Lately, lists have been getting a lot of attention in the blogosphere as a way to create great link bait for social media sites like Digg or StumbleUpon. For writers looking to get their own ideas flowing, however, lists can provide tremendous amount of fodder - if you are making the right lists.

I once found a story of a man who, while still in his 30s, had accomplished a tremendous number of feats. From scuba diving along the Great Barrier Reef to skydiving, to learning 5 different languages. His secret was that, at age 15, he made a list of the 100 things we wanted to do before he died. He held onto that list and made his life's goal to accomplish everything on it. Before he was 40, he had already accomplished 67 of those things. He said that this approach to life had given him some exciting moments, but had been most beneficial in helping him learn about what it is that truly brings him happiness.

I have used lists for years and found them to be a handy starting point for my writing. Along the way, I have learned a few things about myself. I've also created some pretty interesting journal entries from them, too.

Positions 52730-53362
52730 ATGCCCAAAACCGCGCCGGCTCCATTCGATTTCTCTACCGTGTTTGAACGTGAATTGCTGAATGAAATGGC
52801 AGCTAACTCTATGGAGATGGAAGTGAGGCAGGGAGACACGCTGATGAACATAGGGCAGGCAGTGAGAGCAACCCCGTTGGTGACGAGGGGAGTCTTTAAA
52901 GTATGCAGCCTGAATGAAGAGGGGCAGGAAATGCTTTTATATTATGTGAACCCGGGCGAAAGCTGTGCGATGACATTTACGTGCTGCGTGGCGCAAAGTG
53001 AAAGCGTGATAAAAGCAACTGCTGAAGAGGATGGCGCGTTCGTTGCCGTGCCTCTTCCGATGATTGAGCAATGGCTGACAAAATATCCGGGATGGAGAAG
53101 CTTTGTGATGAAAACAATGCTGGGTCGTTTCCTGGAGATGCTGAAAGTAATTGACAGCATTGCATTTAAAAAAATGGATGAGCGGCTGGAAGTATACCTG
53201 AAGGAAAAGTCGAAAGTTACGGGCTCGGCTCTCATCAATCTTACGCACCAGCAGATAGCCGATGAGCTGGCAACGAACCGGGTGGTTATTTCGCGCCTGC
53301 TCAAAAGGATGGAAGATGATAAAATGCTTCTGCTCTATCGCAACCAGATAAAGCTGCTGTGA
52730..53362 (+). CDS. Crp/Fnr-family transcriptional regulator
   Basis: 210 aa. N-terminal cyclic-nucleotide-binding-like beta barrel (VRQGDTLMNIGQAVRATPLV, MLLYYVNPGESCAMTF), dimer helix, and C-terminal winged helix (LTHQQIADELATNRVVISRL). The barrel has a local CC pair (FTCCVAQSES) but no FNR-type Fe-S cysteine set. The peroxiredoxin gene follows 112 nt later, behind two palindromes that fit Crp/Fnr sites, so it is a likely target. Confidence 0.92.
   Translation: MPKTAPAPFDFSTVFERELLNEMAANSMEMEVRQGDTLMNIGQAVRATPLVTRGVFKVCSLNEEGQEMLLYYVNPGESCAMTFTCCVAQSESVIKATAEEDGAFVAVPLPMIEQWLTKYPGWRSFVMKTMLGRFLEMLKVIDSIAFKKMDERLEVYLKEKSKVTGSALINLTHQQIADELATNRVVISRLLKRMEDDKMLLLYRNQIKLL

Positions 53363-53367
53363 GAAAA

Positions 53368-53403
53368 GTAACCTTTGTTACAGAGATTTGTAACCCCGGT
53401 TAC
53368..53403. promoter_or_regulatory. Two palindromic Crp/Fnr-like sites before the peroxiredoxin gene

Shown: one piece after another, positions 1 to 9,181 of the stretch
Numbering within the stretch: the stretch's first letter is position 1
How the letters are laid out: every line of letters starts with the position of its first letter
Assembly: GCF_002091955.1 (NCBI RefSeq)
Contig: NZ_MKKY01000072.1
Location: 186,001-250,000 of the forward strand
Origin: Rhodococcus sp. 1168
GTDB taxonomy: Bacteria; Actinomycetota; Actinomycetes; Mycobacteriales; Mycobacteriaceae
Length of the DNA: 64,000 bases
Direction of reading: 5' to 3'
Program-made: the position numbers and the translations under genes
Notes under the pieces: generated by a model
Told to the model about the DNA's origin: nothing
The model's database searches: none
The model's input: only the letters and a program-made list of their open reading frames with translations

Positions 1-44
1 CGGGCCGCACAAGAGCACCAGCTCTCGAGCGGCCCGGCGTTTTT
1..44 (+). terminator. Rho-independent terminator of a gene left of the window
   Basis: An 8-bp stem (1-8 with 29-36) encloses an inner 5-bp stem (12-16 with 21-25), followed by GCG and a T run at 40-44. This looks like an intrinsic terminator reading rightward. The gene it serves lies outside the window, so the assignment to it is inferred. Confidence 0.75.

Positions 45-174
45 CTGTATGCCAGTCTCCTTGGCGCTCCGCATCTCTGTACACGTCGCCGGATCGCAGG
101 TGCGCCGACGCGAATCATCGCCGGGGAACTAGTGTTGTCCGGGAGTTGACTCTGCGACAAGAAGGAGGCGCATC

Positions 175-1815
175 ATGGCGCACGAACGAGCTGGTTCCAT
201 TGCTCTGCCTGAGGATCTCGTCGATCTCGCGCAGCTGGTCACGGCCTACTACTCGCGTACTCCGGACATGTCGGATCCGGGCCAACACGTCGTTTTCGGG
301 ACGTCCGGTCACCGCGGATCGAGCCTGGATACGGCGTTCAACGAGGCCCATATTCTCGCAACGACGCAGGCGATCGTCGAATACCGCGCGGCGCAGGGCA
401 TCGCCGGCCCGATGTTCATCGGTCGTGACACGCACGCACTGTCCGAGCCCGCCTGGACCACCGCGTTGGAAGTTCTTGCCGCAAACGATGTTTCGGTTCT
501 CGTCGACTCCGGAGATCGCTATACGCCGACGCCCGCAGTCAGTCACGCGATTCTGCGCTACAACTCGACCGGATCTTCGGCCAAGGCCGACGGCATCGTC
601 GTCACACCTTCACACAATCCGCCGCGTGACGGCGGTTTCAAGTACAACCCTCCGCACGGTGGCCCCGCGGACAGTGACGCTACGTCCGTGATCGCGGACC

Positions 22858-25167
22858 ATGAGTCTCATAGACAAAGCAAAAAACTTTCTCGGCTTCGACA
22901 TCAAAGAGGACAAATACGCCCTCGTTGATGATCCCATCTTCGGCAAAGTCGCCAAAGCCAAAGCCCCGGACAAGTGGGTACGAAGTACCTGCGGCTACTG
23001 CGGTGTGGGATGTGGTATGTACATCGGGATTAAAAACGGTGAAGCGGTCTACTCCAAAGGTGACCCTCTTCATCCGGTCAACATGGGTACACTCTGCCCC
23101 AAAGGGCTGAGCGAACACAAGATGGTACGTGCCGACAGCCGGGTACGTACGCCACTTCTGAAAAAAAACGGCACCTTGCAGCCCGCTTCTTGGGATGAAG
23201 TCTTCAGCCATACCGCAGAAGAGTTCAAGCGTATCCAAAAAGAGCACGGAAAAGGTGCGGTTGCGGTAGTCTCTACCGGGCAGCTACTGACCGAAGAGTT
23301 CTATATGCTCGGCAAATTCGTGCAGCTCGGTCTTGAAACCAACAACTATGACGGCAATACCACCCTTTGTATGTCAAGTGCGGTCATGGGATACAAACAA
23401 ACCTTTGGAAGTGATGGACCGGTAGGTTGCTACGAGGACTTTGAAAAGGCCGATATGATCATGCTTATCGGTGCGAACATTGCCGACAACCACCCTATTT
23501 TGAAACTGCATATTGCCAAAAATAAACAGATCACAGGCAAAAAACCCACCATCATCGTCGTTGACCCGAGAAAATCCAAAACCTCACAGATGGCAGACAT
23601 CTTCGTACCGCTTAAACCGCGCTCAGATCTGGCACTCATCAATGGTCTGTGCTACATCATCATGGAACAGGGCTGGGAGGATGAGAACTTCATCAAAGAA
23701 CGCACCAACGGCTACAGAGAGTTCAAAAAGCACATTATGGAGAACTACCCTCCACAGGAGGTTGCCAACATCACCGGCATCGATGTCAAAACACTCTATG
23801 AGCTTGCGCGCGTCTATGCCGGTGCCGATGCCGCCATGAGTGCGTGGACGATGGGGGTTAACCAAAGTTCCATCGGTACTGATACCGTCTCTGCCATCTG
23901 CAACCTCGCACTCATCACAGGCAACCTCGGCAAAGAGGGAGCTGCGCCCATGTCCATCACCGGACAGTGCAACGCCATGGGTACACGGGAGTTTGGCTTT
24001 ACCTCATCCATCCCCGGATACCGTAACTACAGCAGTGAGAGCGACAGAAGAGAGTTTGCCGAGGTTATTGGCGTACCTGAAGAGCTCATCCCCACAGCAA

So I offer this list of lists for you to start. When you can't think of what to write about, make one of these lists.

  • 100 things to do before you die
  • 5 people you meet in heaven
  • 3 most important moments of your life
  • 7 life lessons you have learned so far
  • 10 favorite CDs
  • 6 character traits you hope your children have
  • 4 things you'd do as president (premier, prime minister, etc.)
While each of these lists carry an implicit: "What" or "Who" reasoning, the big question that makes these lists valuable, however, "Why?" With each list, add and explanation of why each item appears on the list. When you do this, certain themes should start to surface. These themes are likely to reveal your ultimate motivations for writing in the first place. And, if you are lucky, you may even come across some very interesting juxtapositions, too.

Thursday, August 2, 2007

Contest :: Why Do You Write?

During the last few days, Michael Stelzner has been trying to get to the heart of what prevents people from writing over at Copyblogger and, his own site, Writing White Papers.

Here at Tapping Creativity, on the other hand, I would like to know: Why Do You Write?

What is your motivation? What keeps you writing stories that very few people will ever read? What keeps you writing blog posts that get no comments? What moves you to spend precious time sitting in front of a computer while the world is happening outside your window? C'mon, let's hear it!